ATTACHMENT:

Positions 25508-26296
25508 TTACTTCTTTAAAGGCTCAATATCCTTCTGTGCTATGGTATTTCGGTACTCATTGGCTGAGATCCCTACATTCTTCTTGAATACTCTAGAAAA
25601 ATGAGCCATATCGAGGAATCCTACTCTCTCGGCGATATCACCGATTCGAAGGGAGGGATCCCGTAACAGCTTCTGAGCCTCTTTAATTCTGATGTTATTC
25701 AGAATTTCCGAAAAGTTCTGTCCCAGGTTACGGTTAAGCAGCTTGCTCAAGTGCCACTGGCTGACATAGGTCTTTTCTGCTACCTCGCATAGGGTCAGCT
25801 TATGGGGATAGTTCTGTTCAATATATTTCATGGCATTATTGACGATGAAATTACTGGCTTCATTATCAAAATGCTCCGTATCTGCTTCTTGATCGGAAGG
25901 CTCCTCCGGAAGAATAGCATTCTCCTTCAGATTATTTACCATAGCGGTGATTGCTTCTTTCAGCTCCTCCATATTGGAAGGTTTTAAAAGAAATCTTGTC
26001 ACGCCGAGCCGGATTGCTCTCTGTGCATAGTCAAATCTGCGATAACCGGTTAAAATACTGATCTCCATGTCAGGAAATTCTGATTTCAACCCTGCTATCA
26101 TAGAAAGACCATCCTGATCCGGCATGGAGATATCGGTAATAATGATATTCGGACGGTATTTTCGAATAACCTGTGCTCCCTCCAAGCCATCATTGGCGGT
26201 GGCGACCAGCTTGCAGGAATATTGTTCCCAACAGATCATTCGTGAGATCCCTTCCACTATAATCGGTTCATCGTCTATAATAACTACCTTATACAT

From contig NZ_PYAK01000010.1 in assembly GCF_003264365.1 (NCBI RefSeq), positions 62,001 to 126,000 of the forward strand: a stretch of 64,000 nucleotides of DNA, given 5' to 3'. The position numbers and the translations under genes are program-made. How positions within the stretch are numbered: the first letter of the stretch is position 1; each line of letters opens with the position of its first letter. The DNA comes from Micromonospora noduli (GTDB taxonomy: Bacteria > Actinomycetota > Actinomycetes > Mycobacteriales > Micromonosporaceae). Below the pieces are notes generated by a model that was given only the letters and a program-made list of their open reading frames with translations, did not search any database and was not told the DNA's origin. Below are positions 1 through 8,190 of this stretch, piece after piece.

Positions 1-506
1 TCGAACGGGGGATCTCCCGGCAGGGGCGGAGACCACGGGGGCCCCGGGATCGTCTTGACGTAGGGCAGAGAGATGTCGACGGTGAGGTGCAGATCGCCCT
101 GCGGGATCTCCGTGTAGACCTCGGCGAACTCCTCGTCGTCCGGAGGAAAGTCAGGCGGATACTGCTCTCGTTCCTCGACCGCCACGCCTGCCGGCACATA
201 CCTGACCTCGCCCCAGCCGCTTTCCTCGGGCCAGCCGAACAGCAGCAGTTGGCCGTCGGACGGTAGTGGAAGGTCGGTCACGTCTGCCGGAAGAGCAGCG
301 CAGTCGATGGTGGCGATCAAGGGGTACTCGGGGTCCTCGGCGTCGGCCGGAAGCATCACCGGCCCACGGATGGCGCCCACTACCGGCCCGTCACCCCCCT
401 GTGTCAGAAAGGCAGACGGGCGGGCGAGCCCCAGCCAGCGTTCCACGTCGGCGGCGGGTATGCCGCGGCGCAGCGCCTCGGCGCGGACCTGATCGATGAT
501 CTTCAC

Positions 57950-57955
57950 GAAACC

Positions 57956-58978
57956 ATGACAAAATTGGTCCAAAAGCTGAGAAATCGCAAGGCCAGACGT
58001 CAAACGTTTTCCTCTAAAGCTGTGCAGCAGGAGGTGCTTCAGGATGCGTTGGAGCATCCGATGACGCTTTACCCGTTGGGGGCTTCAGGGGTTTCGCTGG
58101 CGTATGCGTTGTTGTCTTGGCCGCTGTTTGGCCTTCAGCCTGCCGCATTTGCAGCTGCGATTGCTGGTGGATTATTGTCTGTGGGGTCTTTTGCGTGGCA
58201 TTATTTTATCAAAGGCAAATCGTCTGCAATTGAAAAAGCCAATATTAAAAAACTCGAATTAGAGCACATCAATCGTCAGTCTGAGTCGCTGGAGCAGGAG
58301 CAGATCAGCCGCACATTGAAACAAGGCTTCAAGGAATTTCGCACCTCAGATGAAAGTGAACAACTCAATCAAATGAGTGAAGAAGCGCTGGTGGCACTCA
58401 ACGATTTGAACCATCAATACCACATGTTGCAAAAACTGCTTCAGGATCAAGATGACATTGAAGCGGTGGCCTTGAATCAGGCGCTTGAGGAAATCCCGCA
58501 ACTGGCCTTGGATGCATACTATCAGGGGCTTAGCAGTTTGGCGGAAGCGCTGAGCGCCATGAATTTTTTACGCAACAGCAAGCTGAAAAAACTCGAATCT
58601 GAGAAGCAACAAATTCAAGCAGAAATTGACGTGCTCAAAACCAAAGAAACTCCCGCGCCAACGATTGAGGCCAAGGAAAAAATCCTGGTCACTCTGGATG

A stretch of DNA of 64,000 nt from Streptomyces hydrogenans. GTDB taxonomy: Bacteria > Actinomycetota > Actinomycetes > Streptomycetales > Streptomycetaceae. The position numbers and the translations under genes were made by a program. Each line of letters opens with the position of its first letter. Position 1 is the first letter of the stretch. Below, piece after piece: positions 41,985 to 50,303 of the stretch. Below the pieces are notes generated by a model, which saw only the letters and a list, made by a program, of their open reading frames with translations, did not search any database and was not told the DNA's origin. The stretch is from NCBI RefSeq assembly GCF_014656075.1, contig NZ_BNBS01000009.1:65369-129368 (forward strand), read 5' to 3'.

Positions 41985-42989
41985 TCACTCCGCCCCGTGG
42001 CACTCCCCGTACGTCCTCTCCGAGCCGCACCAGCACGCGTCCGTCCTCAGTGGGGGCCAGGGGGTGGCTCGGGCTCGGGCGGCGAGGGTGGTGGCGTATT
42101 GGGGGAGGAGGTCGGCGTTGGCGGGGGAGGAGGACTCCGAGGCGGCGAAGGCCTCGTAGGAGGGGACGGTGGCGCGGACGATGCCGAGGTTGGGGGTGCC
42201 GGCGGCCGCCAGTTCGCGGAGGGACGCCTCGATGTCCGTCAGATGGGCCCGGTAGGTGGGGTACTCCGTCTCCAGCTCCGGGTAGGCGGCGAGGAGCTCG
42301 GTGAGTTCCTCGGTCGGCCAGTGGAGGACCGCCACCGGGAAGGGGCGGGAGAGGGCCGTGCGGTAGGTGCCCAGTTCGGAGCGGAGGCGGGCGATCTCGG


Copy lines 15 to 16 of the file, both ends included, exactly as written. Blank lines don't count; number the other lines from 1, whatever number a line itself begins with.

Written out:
301 CAGTCGATGGTGGCGATCAAGGGGTACTCGGGGTCCTCGGCGTCGGCCGGAAGCATCACCGGCCCACGGATGGCGCCCACTACCGGCCCGTCACCCCCCT
401 GTGTCAGAAAGGCAGACGGGCGGGCGAGCCCCAGCCAGCGTTCCACGTCGGCGGCGGGTATGCCGCGGCGCAGCGCCTCGGCGCGGACCTGATCGATGAT